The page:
The International Herald Tribune published a very alarmist article by Norimitsu Onishi though, about "nationalist politicians and groups that pound on the abduction issue." "The abduction issue," Onishi writes, "is so delicate that the media do not report on the right-wing groups behind the movement, and most Japanese remain unaware of it."

According to Onishi, "the highly emotional issue has contributed to silencing more moderate voices who expose themselves to physical harm or verbal threats from the right wing."

"'The abduction issue is something that everyone, even schoolchildren, can understand,' said Yoneyuki Sugita, a historian at Osaka University. 'Prime Minister Abe is using this issue to try to carry out certain political goals. North Korea is evil, and to respond against it, he is effectively saying that Japan must revise its Constitution and promote patriotism in its schools. This is the direction in which he is pushing this country. This has been very successful.'

'But it's also very dangerous,' said Mr. Sugita, who received threats from the right wing after publishing an essay on this subject. 'It's become such an emotional issue, and fanned nationalism in such a way, that it has already encroached on freedom of speech.'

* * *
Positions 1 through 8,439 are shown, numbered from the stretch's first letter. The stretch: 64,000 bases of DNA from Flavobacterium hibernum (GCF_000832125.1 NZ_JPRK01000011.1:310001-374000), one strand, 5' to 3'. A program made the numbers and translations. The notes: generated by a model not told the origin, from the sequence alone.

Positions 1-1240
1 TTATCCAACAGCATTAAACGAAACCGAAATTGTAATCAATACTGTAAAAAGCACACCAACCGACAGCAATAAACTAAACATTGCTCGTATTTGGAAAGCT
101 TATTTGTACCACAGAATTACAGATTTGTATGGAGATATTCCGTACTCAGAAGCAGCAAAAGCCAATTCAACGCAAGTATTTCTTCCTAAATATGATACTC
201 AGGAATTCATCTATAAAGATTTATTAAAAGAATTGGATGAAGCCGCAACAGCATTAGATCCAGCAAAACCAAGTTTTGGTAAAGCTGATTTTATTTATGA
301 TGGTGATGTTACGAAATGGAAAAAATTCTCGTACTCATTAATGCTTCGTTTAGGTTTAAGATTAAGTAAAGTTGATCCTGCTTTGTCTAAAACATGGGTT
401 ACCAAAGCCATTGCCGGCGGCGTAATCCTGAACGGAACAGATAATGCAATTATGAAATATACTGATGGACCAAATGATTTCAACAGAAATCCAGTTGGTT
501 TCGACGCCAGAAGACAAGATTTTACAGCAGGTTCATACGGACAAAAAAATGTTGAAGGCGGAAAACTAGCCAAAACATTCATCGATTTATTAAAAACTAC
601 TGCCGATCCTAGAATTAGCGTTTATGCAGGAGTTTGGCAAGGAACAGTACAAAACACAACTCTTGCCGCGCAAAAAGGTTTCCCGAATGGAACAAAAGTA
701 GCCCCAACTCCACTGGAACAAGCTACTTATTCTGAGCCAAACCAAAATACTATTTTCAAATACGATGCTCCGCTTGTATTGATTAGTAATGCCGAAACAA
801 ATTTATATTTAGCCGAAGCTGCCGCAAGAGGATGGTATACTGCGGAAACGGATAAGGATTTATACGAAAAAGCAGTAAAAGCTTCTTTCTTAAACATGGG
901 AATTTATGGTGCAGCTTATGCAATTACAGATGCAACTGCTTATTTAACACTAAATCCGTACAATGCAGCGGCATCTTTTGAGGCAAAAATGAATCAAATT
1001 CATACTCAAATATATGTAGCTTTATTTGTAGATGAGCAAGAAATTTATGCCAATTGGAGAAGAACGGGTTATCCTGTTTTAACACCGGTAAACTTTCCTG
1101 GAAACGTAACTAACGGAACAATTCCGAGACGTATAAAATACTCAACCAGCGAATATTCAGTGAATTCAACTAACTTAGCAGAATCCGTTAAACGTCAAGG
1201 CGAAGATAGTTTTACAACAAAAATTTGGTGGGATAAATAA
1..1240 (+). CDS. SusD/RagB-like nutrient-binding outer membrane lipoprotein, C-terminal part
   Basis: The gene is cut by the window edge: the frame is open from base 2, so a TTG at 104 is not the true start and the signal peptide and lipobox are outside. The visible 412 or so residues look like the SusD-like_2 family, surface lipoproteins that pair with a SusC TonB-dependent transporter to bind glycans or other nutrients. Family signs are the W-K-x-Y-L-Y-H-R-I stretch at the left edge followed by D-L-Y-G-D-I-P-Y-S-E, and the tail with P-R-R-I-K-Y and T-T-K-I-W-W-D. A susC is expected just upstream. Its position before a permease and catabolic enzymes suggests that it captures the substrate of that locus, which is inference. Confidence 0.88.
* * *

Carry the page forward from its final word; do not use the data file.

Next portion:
Impressions that Japan is turning nationalist weren't helped by news that the government had planted people to ask the questions or make statements at "town meetings" discussing education reform. In as many as 105 of 174 such meetings people were planted the Japan Times reported. The media and the public sounded surprised and shocked, but this is a very old tactic that the Japanese government used with great effect during the peak of the environmental protest movement in the 1960s and 1970s.

Although clearly undemocratic manipulation, it does not really represent any change in the way things are done in Japan. If anything, the fact that it was officially publicized, widely reported on and condemned shows that Japan has moved forward during the past few decades.